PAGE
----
Table 2. Outcome measure scores at T0 (baseline) and T1 (post-treatment) in the ERT (n = 15; * n = 12) and CPT (n = 9) group. Data are reported as mean (SD) or median (interquartile range), and p-value of within-group (using t-test or Wilcoxon test) and between-group comparison (using t-test or Mann–Whitney test).
T0T1Within-Group ComparisonBetween-Group Comparison
9HPTERT42.2 (17)34.1 (14)0.0060.004
CPT35.1 (6.8)31.4 (5.4)0.9
UPDRS-IIIERT28 (23–33)21 (16–26)0.060.5
CPT37 (31.5–41)32 (23.25;40)0.9
P-NRSERT2.5 (0.5–3.5)1.1 (0.3–1.8)0.0070.9
CPT4 (3–5)1 (0–1.5)0.01
MI-UEERT72 (65–80) *89 (83–94) *0.040.0001
CPT77 (73.25–82)82 (79.25;88.5)0.8
FIMERT104 (98–109) *110 (105–115) *0.60.6
CPT100 (99–103)101 (100–106)0.9
FMA-UEERT48 (45–52)53 (5–56)0.0070.009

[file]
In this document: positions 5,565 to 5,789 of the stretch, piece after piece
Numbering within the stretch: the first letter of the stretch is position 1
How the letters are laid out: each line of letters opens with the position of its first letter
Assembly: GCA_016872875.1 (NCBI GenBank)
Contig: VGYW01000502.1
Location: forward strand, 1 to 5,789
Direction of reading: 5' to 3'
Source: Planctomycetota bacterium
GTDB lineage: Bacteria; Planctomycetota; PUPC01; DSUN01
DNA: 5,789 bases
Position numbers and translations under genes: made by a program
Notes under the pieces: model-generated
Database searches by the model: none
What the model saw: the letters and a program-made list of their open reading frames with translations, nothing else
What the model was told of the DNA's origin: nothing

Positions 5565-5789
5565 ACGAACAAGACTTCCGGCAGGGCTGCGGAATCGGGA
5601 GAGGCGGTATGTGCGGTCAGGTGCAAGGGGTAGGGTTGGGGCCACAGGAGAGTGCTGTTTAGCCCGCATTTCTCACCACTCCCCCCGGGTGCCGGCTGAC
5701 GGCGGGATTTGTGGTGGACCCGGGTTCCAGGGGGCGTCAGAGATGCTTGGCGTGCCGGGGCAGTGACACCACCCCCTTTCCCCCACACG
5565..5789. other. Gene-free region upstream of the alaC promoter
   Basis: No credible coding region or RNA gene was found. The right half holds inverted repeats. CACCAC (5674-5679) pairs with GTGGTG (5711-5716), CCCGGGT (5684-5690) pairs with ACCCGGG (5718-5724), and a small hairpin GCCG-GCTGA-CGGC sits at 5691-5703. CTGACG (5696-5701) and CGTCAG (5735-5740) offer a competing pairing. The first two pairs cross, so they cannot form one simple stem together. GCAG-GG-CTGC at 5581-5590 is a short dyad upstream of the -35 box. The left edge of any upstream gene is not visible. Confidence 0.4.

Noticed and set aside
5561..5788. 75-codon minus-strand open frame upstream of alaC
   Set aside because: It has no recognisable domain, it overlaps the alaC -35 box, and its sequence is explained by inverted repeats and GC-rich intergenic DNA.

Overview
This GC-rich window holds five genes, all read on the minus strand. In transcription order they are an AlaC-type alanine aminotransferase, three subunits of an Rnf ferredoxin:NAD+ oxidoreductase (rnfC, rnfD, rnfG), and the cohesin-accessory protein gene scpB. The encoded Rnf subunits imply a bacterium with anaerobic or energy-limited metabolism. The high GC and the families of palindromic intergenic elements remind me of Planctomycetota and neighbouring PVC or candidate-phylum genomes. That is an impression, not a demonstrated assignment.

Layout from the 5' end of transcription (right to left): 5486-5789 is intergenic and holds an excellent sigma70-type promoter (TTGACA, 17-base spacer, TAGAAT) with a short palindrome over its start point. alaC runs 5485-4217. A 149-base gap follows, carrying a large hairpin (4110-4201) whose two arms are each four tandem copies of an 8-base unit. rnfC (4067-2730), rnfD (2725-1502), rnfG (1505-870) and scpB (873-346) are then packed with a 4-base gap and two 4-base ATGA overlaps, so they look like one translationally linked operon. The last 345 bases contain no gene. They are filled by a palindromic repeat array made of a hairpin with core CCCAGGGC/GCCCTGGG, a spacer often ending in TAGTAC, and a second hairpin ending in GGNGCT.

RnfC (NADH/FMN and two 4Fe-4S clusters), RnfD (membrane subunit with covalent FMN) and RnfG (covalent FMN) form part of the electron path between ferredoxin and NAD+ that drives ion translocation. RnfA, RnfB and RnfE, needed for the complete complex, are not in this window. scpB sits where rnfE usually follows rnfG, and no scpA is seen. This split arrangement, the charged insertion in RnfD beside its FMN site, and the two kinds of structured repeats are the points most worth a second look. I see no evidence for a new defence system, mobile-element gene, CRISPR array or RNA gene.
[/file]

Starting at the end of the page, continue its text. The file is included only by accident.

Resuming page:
CPT53 (51–55)56 (52.5–59.5)0.9
Legend: 9HPT, nine-hole peg test; UPDRS, Unified Parkinson’s Disease Rating Scale; P-NRS, numerical rating scale of pain; MI-UE, Motricity Index for Upper Extremity; FIM, Functional Independence Measure; FMA-UE, Fugl-Meyer Assessment for Upper Extremity.
Table 3. Affected side assessment at T0 (baseline) and T1 (post-treatment) in the ERT (n = 15; * n = 12) and CPT (n = 9) group. Data are reported as mean (SD) or median (interquartile range), and p-value of within-group (using t-test or Wilcoxon test) and between-group comparison (using t-test or Mann–Whitney test).
Table 3. Affected side assessment at T0 (baseline) and T1 (post-treatment) in the ERT (n = 15; * n = 12) and CPT (n = 9) group. Data are reported as mean (SD) or median (interquartile range), and p-value of within-group (using t-test or Wilcoxon test) and between-group comparison (using t-test or Mann–Whitney test).
T0T1Within-Group ComparisonBetween-Group Comparison
9HPTERT42.2 (17.3) *34.1 (13.9)0.0010.7
CPT35.1 (6.8)31.4 (5.4)0.003
(64.25–76) *
(100.25–106.5) *
Legend: 9HPT, nine-hole peg test; UPDRS, Unified Parkinson’s Disease Rating Scale; P-NRS, numerical rating scale of pain; MI-UE, Motricity Index for Upper Extremity; FIM, Functional Independence Measure; FMA-UE, Fugl-Meyer Assessment for Upper Extremity.